On Source, Yu and Kay gather flow, a very handy energy they use for many things. The flow meter isn’t a detailed gauge with number and an advanced refill system. It’s a ball of energy that’s more or less bubbly depending on how much flow you have. 

You never need to know “precisely” how much flow you have, you just need to know if you’re running out.

You don’t have to check how much rust (the red crust that covers the planet) or food you have, you just go craft something and you’ll see. Basically, you never really think about managing your inventory. 

Very few numbers

Even action games can be crowded with numbers these days. In Haven, you don’t have a precise health bar in combat, but instead your characters show their health status through the color of their energy suit and by the way they move. The game is designed so that you don’t need the precise info (note: and it’s also designed to be colorblind-friendly). 

When their health state changes, the characters walk and stand differently.

Their stamina and hunger are reminded through the dialogs. The only number you see is the damage when hitting an enemy or taking a hit.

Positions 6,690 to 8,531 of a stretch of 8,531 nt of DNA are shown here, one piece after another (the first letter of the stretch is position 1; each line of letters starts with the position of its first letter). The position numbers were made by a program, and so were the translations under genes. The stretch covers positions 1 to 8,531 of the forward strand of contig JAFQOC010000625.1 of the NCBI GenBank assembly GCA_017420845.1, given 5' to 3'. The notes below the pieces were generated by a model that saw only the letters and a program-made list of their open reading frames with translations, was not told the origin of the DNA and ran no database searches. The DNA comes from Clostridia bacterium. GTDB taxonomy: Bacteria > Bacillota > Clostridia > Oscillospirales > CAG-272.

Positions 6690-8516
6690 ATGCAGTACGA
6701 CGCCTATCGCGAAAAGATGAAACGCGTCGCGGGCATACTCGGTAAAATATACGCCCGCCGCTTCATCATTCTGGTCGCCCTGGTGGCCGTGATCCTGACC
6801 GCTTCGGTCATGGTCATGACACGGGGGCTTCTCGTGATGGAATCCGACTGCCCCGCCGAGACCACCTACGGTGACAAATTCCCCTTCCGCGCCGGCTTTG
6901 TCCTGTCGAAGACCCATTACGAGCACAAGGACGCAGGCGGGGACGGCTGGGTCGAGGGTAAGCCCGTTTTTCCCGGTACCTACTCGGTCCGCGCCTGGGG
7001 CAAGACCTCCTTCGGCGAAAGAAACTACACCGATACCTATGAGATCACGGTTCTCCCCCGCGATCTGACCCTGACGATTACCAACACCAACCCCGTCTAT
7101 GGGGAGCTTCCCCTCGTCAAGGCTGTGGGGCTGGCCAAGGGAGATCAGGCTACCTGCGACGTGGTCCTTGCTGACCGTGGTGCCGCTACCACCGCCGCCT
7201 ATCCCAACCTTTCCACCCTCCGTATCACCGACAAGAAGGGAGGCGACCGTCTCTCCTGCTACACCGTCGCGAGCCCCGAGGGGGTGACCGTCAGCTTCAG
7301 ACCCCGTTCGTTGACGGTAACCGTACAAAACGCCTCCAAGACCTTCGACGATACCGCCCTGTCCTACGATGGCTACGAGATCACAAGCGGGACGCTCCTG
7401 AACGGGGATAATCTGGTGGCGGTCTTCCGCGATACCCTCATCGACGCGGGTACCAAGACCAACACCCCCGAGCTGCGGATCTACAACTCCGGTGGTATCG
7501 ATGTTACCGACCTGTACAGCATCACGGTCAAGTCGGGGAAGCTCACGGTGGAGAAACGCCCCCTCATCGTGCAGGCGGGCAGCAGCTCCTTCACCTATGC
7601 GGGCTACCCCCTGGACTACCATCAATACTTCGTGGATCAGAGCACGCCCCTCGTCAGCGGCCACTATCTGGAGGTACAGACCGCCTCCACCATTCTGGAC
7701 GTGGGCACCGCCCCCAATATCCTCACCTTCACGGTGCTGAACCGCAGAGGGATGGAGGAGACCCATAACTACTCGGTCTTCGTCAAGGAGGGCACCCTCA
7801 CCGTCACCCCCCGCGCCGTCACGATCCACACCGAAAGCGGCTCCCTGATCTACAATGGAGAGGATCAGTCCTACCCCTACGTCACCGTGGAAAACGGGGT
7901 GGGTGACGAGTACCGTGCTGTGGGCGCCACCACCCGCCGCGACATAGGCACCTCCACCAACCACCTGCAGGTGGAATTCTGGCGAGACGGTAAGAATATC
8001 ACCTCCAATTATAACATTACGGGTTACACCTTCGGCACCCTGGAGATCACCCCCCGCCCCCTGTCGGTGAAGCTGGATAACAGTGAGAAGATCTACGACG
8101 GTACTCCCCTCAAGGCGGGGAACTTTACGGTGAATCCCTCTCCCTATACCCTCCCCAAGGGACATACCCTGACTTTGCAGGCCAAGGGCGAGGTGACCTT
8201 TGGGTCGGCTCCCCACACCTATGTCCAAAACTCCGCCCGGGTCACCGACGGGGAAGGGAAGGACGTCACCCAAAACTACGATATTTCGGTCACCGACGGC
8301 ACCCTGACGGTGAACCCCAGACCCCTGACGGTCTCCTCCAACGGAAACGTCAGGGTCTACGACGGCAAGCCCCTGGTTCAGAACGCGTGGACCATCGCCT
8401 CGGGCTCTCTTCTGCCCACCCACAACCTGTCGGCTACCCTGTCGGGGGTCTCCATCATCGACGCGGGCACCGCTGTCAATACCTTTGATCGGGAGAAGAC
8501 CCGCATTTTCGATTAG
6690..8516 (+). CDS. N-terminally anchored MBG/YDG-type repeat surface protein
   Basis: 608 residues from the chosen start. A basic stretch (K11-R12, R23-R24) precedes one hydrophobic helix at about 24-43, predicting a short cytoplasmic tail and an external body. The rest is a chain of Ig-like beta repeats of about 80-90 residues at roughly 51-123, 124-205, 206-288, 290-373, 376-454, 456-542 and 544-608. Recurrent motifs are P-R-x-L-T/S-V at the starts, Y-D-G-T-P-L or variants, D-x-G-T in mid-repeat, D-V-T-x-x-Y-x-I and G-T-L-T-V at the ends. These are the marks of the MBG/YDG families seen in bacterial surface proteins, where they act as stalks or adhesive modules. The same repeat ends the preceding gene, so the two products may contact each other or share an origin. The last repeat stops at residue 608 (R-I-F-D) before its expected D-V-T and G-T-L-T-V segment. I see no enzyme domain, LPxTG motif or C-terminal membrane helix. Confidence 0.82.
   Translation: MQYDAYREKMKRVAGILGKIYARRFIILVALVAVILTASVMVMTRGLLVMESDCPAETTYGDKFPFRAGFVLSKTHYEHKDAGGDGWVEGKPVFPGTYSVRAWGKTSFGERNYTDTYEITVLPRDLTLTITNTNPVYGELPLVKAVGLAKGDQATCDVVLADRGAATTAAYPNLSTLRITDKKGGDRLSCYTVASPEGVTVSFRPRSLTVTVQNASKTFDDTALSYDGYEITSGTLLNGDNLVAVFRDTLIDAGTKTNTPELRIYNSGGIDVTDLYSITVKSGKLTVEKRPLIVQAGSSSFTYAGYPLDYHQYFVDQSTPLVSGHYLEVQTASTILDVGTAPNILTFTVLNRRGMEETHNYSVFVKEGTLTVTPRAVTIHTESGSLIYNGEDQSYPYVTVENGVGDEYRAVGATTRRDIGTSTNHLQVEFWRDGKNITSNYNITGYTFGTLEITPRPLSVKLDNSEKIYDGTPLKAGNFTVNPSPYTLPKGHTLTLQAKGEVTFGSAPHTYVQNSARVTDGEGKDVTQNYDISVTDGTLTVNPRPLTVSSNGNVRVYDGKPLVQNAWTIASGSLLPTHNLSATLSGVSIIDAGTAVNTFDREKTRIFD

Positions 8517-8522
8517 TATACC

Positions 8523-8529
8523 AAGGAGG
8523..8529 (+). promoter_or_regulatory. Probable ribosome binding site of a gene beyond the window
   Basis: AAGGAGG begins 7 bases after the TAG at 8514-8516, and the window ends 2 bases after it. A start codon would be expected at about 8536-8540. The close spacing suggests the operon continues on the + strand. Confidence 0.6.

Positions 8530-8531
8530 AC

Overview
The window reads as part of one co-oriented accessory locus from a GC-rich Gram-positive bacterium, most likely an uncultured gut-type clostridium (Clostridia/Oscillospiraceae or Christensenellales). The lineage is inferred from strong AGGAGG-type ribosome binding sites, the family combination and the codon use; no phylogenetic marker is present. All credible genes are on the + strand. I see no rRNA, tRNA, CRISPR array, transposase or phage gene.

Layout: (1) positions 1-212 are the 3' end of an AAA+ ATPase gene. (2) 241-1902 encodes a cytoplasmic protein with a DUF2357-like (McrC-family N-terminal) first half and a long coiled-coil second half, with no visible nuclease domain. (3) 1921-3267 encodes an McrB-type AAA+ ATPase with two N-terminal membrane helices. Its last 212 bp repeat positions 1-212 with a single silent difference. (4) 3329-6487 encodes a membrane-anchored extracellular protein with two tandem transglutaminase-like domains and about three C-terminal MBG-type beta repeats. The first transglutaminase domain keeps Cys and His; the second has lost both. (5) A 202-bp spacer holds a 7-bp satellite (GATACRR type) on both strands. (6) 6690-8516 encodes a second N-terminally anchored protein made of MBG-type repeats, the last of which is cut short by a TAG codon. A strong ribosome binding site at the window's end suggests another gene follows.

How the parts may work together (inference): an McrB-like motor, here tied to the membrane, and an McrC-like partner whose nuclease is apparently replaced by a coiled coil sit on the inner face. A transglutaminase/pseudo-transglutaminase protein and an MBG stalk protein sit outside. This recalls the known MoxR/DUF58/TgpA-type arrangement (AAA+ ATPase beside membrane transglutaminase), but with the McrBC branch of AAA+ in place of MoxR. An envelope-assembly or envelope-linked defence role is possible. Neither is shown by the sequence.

Numbers here are not really important, they just show which attack deals more damage.

Simple crafting

Crafting can be very fun and prompt experimentation. But it can also require a lot of memorisation. In Haven, the UI simply shows you the ingredients you have. You can start mixing them and you’ll see a preview of the result. 

Aaah… Creamberry flambé <3

No weapons or skill tree

I’m a RPG lover. I can appreciate spending hours choosing the best equipment for my team. But Haven’s taking a break from that. There’s no choice of weapon or skill tree. Sometimes it’s also fine to just focus on being good in combat, by yourself. And to drop the burden of comparing stats for each item in the game.

Yu and Kay evolve and gain new skills, but the game is not about becoming more powerful.